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    Generate type guard functions from TypeScript interfaces

    A tool for automatically generating TypeScript type guards for interfaces in your code base.

    This tool aims to allow developers to verify data from untyped sources to ensure it conforms to TypeScript types. For example when initializing a data store or receiving structured data in an AJAX response.



    $ yarn add -D ts-auto-guard


    $ npm install --save-dev ts-auto-guard


    Specify which types to process (see below) and run the CLI tool in the same folder as your project's tsconfig.json (optionally passing in paths to the files you'd like it to parse).

    $ ts-auto-guard ./my-project/Person.ts

    See generated files alongside your annotated files:

    // my-project/Person.guard.ts
    import { Person } from './Person'
    export function isPerson(obj: any): obj is Person {
      return (
        typeof obj === 'object' &&
        typeof === 'string' &&
        (typeof obj.age === 'undefined' || typeof obj.age === 'number') &&
        Array.isArray(obj.children) &&
        obj.children.every(e => isPerson(e))

    Now use in your project:

    // index.ts
    import { Person } from './Person'
    import { isPerson } from './Person.guard'
    // Loading up an (untyped) JSON file
    const person = require('./person.json')
    if (isPerson(person)) {
      // Can trust the type system here because the object has been verified.
      console.log(`${} has ${person.children.length} child(ren)`)
    } else {
      console.error('Invalid person.json')

    Specifying which types to process

    Specify with annotation

    Annotate interfaces in your project. ts-auto-guard will generate guards only for interfaces with a @see {name} ts-auto-guard:type-guard JSDoc @see tag.

    // my-project/Person.ts
    /** @see {isPerson} ts-auto-guard:type-guard */
    export interface Person { // !do not forget to export - only exported types are processed
      name: string
      age?: number
      children: Person[]

    The JSDoc @link tag is also supported: @see {@link name} ts-auto-guard:type-guard.

    Process all types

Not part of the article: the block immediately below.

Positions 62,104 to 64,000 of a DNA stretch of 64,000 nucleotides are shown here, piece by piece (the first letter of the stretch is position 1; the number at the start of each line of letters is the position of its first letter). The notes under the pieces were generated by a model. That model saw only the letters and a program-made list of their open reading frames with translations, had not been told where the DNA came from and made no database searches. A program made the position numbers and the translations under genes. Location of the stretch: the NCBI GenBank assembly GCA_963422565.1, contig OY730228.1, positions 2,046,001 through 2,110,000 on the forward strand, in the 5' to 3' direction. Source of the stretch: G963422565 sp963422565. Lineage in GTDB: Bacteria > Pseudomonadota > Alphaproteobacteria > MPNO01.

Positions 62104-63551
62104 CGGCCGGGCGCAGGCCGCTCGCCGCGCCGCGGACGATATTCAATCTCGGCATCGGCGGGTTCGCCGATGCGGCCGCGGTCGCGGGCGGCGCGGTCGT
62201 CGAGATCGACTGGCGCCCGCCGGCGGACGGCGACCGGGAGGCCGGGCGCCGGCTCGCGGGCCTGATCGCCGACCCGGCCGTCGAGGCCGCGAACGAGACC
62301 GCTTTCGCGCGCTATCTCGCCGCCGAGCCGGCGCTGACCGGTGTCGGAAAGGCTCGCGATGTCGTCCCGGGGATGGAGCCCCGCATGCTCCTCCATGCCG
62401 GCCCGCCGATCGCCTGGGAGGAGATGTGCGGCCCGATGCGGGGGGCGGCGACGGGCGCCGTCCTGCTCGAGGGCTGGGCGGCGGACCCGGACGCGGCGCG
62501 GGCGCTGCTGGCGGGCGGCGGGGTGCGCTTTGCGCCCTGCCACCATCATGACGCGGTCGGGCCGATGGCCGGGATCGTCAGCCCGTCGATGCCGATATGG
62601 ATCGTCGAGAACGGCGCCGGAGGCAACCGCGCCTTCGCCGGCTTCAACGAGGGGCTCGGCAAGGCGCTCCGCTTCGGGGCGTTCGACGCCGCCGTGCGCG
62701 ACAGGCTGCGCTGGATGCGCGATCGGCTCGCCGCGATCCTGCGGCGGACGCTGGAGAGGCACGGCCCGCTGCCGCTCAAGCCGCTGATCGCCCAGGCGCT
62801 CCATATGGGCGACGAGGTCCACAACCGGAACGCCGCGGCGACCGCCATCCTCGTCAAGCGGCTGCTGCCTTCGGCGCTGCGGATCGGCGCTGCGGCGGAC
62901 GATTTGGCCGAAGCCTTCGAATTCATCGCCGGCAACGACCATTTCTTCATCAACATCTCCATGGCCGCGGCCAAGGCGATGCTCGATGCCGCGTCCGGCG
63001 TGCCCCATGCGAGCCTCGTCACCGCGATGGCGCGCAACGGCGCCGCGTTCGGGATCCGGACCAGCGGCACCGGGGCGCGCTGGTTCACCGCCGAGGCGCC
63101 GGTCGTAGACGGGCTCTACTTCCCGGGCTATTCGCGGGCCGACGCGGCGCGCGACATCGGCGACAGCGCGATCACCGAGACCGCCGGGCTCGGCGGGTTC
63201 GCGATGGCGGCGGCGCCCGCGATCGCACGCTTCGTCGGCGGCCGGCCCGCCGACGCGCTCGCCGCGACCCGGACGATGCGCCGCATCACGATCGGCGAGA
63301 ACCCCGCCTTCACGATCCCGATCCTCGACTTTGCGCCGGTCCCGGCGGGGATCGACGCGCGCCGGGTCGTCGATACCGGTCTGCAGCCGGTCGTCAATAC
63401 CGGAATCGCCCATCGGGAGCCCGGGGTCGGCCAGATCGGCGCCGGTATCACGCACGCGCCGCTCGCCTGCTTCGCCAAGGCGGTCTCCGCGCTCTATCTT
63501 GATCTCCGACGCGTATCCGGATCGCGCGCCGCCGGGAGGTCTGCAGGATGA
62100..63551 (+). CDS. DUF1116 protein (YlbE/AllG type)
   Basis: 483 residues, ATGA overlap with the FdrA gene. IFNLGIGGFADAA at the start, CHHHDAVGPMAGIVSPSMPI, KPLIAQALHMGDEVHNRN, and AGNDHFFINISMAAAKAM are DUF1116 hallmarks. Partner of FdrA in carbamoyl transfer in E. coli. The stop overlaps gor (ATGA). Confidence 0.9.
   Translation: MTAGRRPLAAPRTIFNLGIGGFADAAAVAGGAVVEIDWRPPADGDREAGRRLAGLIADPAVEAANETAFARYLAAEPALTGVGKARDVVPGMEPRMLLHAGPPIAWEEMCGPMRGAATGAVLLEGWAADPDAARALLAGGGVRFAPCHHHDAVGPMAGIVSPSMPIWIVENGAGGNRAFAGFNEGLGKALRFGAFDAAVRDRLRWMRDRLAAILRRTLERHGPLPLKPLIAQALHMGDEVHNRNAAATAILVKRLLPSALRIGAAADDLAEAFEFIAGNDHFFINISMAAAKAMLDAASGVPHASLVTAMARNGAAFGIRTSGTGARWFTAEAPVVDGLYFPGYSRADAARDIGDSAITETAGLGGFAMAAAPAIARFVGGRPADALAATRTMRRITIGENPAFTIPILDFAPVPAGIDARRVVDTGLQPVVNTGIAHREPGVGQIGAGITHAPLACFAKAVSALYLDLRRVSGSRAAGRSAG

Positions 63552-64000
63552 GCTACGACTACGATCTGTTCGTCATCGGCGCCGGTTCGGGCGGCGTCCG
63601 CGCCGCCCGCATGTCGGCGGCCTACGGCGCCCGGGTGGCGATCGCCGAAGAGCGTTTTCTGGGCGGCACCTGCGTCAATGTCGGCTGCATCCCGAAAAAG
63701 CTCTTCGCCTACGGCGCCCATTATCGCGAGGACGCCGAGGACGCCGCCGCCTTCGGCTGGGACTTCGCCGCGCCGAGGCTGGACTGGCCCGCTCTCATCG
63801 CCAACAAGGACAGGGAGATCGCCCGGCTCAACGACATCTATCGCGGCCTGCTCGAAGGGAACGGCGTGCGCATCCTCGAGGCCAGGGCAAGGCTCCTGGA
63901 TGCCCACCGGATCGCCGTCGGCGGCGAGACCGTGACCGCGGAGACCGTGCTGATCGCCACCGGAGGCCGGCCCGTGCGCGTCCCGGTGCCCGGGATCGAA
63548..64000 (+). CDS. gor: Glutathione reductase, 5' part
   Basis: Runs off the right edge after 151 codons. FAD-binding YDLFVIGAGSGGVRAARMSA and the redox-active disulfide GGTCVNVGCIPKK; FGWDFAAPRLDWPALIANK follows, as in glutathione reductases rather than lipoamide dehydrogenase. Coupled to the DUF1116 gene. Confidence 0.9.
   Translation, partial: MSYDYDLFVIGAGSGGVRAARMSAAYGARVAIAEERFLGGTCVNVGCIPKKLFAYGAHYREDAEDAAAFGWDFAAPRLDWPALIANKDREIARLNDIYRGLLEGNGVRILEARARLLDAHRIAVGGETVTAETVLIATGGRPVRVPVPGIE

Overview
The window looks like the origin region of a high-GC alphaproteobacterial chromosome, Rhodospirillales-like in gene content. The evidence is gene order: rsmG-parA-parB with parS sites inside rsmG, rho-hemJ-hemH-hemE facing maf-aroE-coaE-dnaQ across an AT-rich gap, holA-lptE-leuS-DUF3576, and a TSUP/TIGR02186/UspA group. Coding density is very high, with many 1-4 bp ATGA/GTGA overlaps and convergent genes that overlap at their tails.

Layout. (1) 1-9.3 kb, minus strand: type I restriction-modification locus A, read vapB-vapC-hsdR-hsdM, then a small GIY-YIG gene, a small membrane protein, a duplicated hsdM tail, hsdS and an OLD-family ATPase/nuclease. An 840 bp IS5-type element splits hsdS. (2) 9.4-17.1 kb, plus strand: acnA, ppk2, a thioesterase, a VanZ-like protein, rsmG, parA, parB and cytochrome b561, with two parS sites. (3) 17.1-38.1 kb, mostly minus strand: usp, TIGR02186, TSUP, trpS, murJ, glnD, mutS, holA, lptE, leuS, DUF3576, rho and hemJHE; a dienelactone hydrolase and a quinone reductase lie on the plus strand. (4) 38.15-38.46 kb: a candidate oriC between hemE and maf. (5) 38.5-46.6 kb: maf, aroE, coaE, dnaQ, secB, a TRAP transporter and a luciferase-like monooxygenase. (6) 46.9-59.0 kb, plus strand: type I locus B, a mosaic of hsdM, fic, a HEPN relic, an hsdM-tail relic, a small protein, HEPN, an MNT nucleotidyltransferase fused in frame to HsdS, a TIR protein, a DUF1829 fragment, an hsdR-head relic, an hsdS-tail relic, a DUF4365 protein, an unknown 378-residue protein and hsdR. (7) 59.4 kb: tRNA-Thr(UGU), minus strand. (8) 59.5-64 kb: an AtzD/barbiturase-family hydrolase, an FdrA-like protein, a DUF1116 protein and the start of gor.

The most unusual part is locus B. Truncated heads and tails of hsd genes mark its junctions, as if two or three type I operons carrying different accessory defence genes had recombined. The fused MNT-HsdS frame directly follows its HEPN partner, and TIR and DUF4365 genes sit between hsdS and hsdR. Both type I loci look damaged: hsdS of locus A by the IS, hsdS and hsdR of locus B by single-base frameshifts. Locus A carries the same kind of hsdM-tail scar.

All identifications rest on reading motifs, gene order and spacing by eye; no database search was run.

Use --export-all parameter to process all exported types:

    $ ts-auto-guard --export-all 'src/domain/*.ts'

    Debug mode

    Use debug mode to help work out why your type guards are failing in development. This will change the output type guards to log the path, expected type and value of failing guards.

    $ ts-auto-guard --debug
    isPerson({ name: 20, age: 20 })
    // stderr: " type mismatch, expected: string, found: 20"

    Short circuiting

    ts-auto-guard also supports a shortcircuit flag that will cause all guards to always return true.

    $ ts-auto-guard --shortcircuit="process.env.NODE_ENV === 'production'"

    This will result in the following:

    // my-project/Person.guard.ts
    import { Person } from './Person'
    export function isPerson(obj: any): obj is Person {
      if (process.env.NODE_ENV === 'production') {
        return true
      return (
        typeof obj === 'object' &&
        // ...normal conditions

    Using the shortcircuit option in combination with uglify-js's dead_code and global_defs options will let you omit the long and complicated checks from your production code.

    Change Guard File Name

    ts-auto-guard will create a .guard.ts file by default, but this can be overriden.

    ts-auto-guard --guard-file-name="debug"

    Will result in a guard file called .debug.ts.

    Add Import to Source File

    ts-auto-guard supports an ìmport-guards flag. This flag will add an import statement at the top and a named export at the bottom of the source files for the generated type guards. The ìmport-guards flag also optionally accepts a custom name for the import alias, if none is passed then TypeGuards is used as a default.

    If you would like to override the default behavior and not have the type guards exported from source use the prevent-export-imported flag with the import-guards flag.

    $ ts-auto-guard --import-guards="Guards"

    Will result in the following being added to your source code.

    // my-project/Person.ts
    import * as Guards from './Person.guard'
    /** The rest of your source code */
    export { Guards }




    npm i ts-auto-guard

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